iii. If voltage phasors of both ends of a branch are known then the current phasor of this branch can be obtained directly. These measurements are also called pseudo measurements.


The OPP problem can be divided into different subsections as shown below:
The OPP problem formulation based topological observability method finds a minimal set of PMUs such that a bus must be reached at least once by the PMUs to make it observable. The optimal placement of PMUs for an N bus system is formulated as follows:
The operator “+” serves as the logical “OR” and the use of 1 in the right hand side of the inequality ensures that at least one of the variables appearing in the sum will be non-zero. The constraint f1 ≥ 1 implies that at least one PMU must be placed at either one of buses 1, 2 or 3 (or at each buses) in order to make bus 1 observable. Similarly, the second constraint f2≥ 1 indicates that at least one PMU should be installed at any one of the buses 1, 2, 3, 4, 5, or 6 in order to make bus 2 observable.
Or in other words for the complete observability of the system the rank of the connectivity matrix should be equal to the total no of buses present in the systemviz
Rank of matrix Cpmu�������� = Total no of buses present in the system

Case 2: Loss of single PMU

Till now, it is considered that each bus is observable by one PMU and these PMUs, placed by proposed algorithm, will function properly. PMUs highly reliable but, if because of any disturbance in power system or for maintenance purpose any of these optimally placed PMU is out from system than some of the buses connected through it may not remain observable. To guard against such unexpected failure of PMUs, a strategy is developed to account for single PMU loss. This objective is accomplished if all buses are observable by at least two PMUs. These PMUs will function in two sets, one will work as primary set and other set will work as backup set. So, if one PMU from primary set will not function than backup set will make the system observable.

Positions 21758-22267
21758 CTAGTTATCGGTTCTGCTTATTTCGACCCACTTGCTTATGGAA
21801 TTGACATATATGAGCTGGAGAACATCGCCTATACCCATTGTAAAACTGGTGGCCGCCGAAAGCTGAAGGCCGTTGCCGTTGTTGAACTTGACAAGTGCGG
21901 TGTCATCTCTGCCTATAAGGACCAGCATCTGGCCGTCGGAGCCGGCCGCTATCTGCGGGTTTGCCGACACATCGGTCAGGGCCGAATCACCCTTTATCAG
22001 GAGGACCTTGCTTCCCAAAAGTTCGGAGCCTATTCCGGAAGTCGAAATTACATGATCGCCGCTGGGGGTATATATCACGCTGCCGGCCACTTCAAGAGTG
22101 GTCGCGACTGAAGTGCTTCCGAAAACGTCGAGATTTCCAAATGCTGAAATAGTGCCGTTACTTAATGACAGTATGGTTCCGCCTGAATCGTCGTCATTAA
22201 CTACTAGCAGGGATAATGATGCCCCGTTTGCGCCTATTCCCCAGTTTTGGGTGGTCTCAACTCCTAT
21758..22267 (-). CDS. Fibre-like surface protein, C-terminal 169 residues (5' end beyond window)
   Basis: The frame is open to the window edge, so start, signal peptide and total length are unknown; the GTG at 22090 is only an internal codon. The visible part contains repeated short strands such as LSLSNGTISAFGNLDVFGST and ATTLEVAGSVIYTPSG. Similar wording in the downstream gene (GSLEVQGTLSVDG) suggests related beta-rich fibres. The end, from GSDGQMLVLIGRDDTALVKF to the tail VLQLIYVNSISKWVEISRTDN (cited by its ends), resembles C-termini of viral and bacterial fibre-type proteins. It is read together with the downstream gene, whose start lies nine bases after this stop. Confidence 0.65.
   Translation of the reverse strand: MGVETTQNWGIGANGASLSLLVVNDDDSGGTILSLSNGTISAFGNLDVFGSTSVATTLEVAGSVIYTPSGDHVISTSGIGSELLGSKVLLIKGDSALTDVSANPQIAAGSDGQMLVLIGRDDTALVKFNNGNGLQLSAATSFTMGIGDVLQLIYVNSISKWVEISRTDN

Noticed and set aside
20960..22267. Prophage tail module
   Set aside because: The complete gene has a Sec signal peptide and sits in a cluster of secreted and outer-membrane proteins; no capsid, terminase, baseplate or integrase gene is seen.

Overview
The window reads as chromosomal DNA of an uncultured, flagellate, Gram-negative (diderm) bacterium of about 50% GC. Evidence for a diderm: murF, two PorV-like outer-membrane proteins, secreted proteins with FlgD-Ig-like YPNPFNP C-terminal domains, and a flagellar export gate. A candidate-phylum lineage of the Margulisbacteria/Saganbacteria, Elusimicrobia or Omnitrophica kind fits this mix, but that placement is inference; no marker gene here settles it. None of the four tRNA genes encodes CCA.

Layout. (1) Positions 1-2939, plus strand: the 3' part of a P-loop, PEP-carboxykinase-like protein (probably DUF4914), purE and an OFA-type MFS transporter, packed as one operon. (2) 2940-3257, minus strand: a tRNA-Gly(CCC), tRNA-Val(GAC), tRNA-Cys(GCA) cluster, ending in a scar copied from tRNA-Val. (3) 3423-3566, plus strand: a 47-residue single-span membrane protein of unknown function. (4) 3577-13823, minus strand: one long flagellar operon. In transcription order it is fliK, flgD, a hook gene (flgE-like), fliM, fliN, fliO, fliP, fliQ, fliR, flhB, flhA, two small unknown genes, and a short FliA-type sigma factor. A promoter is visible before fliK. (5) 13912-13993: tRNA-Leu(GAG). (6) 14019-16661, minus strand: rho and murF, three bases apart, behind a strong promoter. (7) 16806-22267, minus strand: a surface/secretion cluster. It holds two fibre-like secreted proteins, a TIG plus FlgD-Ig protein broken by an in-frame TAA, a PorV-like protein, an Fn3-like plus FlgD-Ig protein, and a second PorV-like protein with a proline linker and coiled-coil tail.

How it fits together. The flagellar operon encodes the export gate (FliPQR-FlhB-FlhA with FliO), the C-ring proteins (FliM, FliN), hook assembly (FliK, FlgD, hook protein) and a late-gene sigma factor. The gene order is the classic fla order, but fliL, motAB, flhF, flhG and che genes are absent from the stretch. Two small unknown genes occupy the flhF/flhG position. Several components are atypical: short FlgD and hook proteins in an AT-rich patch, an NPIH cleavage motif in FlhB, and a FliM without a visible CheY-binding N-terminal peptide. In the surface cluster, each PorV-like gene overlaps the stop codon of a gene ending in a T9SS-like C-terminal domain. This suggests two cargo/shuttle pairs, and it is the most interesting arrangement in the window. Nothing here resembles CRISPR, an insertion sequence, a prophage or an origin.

To get these sets of PMU, the objective and constraint function will remain same with the only change in matrix b. For this case the elements of matrix b will be equal to 2 instead of 1, as for previous case, as shown below:


The proposed formulation is tested on various IEEE test systems and two practical systems namely New England-39 bus and UPSEB-75 bus system. The method explained in section III has been simulated by developing a MATLAB program and used to solve the PMU placement problem. And the results obtained for complete observability of system at normal condition and with loss of single PMU are shown in the table 1 and table 2 respectably which will be beneficial for real time monitoring, fault detection and voltage stability analysis. Figure 3 and figure 4 shows UPSEB -75 bus test system for complete observability of system at normal condition and with loss of single PMU respectably.
A comparative study is also done by comparing the results so obtained from the proposed method with Binary Particle Swarm Optimization (BPSO) and GAMS [17] for complete observability of the various test systems. In comparative analysis it is found that, though the locations obtained are not unique but the optimized value of objective function and numbers of PMUs obtained are same, as depicted by table 3 and table 4.


This method proposes a simple algorithm of optimal placement of PMU’s in power system for full observability of network. The OPP problem is formulated using topology based algorithm and solved using binary integer linear programming. Besides the placement of PMU’s at normal condition, this study also considers the PMU placements when there is single PMU outage. The present case also accomplished the two objectives, first to develop practical methods for determining optimal locations for PMU’s and second is to develop the methods for implementation and to obtain test results. Simulation result on different IEEEtest systems, 39- New England and UPSEB 75-bus system indicate that the proposed placement method satisfactorily provides observable system measurements with minimum number of PMU’s.